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Alberta - July 9, 2017

Warm summer days bring smiles to the faces of fishermen eager to cast their flies and lures into Alberta’s many waterways. However, some fish species are being threatened because their habitat is fragmented by poorly constructed roadway water crossings, like bridges and culverts.

The AER, in partnership with Alberta Environment and Parks (Alberta Government), is co-leading an initiative called the Roadways Watercourse Crossings Remediation Directive to help protect fish populations that are being affected by inadequate roadway water crossings. Examples of fish species include the Athabasca Rainbow Trout, Bull Trout, and Westslope Cutthroat Trout.

With this collaborative approach, there could be no better news than to see fish numbers on the rise.

Jody Foster, AER water & fisheries technical specialist

“I’m pleased to be a part of this really great example of two regulators working together to solve a complex and historic problem. This initiative is strengthening relations between Environment and Parks and the Alberta Energy Regulator, moving us forward towards a shared goal of environmental stewardship,” says Todd Letwin, regional compliance manager with Alberta Environment and Parks.


Count Yourself In

Having a participation goal of 100 per cent is no small undertaking. Here are the companies under the two third-party service providers that are currently members:

Woodlands North

Canadian Natural Resources Limited

Foothills Stream Crossing Partnership (Recent recipient of an Emerald Award)

Apache Corporation

Cenovus Energy

Devon Energy

Repsol Canada

Seven Generations Energy Ltd.

Shell Canada

TAQA North Ltd.

Contact Jody Foster for more information on how your company can become a member.

Getting stuck in the mud

There are a number of factors at play. First, erosion and sedimentation at crossing locations can deposit fine materials in spawning areas and cover up fish eggs. Without being able to receive oxygen or get rid of waste, those eggs may die. Sediment also clogs fish gills, making it difficult or impossible for fish to breathe.

In addition, many culverts are undersized, which ultimately leaves fish unable to move upstream at these locations.

“Fish are genetically programmed to spawn in the same area each year. Cutting off access to their spawning grounds stops them from reproducing and could potentially lead to the loss of populations in that particular area,” explains Jody Foster, water & fisheries technical specialist with the AER, adding that thousands of fish could be lost each year at a single crossing.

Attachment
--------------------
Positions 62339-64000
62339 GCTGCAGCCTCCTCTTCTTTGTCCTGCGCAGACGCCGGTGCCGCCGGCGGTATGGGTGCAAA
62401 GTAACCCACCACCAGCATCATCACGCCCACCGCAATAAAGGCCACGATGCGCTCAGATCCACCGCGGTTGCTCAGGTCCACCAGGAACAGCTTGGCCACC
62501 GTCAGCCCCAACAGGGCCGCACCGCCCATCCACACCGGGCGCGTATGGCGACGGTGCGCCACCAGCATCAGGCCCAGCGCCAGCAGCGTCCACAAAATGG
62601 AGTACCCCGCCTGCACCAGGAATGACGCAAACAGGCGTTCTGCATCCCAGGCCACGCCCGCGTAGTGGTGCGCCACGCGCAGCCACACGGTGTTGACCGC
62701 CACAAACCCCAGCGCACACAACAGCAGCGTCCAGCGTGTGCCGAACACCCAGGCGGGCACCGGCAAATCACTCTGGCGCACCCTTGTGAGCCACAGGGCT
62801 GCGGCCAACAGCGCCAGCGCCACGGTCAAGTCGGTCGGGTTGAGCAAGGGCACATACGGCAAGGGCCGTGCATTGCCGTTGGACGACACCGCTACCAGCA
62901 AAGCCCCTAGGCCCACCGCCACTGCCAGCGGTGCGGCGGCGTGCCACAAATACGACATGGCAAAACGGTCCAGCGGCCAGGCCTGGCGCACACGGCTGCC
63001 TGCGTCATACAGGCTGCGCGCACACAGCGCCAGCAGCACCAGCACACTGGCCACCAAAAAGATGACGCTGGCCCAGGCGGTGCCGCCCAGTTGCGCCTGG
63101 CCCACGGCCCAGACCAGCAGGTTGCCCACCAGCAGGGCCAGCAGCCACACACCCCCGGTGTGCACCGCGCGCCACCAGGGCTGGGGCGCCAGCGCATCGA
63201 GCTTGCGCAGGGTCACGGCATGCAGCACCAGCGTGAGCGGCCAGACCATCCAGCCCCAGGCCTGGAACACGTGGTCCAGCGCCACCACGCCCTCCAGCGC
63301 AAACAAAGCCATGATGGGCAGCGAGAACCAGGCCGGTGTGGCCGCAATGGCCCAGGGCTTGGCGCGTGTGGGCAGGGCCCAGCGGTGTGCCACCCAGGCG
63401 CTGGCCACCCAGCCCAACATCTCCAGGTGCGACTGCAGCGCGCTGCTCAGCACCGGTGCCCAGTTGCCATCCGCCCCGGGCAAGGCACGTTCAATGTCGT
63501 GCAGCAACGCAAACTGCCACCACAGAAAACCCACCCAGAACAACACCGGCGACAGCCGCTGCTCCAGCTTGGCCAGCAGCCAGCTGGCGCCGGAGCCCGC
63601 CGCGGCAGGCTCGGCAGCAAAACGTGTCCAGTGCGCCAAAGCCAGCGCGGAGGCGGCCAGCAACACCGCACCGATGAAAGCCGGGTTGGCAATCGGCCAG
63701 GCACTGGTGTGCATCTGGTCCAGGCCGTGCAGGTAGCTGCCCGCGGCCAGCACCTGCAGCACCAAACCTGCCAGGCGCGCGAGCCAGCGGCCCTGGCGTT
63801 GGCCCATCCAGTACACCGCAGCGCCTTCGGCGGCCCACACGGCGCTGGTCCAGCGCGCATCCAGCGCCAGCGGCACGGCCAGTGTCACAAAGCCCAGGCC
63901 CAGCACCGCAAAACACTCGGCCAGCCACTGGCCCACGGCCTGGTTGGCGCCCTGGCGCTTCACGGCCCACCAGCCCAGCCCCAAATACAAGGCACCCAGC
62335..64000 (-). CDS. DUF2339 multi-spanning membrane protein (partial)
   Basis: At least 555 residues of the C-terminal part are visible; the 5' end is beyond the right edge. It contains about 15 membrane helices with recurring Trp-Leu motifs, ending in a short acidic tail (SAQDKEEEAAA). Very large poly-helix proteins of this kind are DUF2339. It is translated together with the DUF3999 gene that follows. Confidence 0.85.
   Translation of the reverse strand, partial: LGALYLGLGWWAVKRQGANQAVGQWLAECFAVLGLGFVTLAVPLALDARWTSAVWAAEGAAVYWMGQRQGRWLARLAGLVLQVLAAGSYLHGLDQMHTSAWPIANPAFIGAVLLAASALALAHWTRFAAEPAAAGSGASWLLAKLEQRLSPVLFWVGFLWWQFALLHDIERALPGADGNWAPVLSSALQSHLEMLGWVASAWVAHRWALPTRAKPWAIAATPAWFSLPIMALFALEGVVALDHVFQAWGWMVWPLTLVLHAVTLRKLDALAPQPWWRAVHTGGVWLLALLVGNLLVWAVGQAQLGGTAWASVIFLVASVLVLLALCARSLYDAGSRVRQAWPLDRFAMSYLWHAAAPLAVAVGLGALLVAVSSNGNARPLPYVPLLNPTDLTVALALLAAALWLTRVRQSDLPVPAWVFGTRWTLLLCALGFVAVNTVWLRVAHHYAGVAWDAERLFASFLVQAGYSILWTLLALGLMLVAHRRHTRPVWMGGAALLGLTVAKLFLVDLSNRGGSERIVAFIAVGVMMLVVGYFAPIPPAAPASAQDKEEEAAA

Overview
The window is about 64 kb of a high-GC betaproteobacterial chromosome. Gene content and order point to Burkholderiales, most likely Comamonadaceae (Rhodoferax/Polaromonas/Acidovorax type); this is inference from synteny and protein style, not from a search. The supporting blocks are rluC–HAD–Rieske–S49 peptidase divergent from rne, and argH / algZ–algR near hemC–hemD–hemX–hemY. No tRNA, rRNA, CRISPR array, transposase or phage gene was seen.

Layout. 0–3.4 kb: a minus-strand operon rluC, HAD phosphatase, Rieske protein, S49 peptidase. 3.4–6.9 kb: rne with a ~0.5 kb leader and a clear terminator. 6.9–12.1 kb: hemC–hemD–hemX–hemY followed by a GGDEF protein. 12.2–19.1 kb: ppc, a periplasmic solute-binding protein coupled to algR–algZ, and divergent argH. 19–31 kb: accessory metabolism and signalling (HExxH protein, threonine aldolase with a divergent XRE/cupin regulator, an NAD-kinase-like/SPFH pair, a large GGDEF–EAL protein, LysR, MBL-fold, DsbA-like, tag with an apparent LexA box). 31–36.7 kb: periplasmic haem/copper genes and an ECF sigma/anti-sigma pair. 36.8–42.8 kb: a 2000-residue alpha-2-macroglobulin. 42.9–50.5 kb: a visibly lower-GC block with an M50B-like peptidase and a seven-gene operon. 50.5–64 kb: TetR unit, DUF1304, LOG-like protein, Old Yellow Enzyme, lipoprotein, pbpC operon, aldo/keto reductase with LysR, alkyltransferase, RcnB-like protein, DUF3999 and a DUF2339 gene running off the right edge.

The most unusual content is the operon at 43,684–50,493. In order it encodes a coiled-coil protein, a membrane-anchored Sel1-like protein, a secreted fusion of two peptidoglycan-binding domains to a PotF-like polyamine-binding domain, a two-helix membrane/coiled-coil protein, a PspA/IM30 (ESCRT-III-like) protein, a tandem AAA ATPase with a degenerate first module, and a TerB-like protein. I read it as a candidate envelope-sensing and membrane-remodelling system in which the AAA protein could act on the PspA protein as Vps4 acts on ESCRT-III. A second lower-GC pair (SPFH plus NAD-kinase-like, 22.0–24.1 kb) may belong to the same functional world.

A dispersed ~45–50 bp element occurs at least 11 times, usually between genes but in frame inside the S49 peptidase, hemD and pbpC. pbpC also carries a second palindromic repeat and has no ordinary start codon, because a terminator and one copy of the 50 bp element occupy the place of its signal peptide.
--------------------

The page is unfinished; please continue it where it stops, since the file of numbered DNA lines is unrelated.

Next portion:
There are tens of thousands of crossings throughout Alberta, many of which are owned by energy and forestry companies, private landowners, municipalities and counties, railway companies and farming operations. The goal of the initiative is to open up all impassable waterways and reconnect fragmented fish habitat.

“The goal is to have all crossing owners participate as members to ensure that 100 per cent of the crossings that affect fish passage are properly inspected, managed and/or remediated,” says Paul Harrington, an AER field inspector.

Working together to make a difference

Participating organizations work together to share best practices around training, monitoring, inspections, and remediation of crossings to ensure a consistent provincial standard. This standard is outlined in the Roadways Watercourse Crossing Manual and inspection form developed by various regulators, industry, and the Foothills Stream Crossing Partnership.

“There’s a big education component to our work. As part of the ongoing monitoring of energy operations, the AER conducts regular inspections of crossings,” says Foster. “When we issue noncompliances to companies, we educate them on the initiative and provide membership as an option for the crossing owners to build on the great foundational work that’s already been done.”

Looking forward, Foster is optimistic that they can get all owners involved in the remediation of roadway water crossings across the province and ultimately see fish numbers increase in areas where there’s been steady decline in recent decades.“With this collaborative approach, there could be no better news than to see fish numbers on the rise.”

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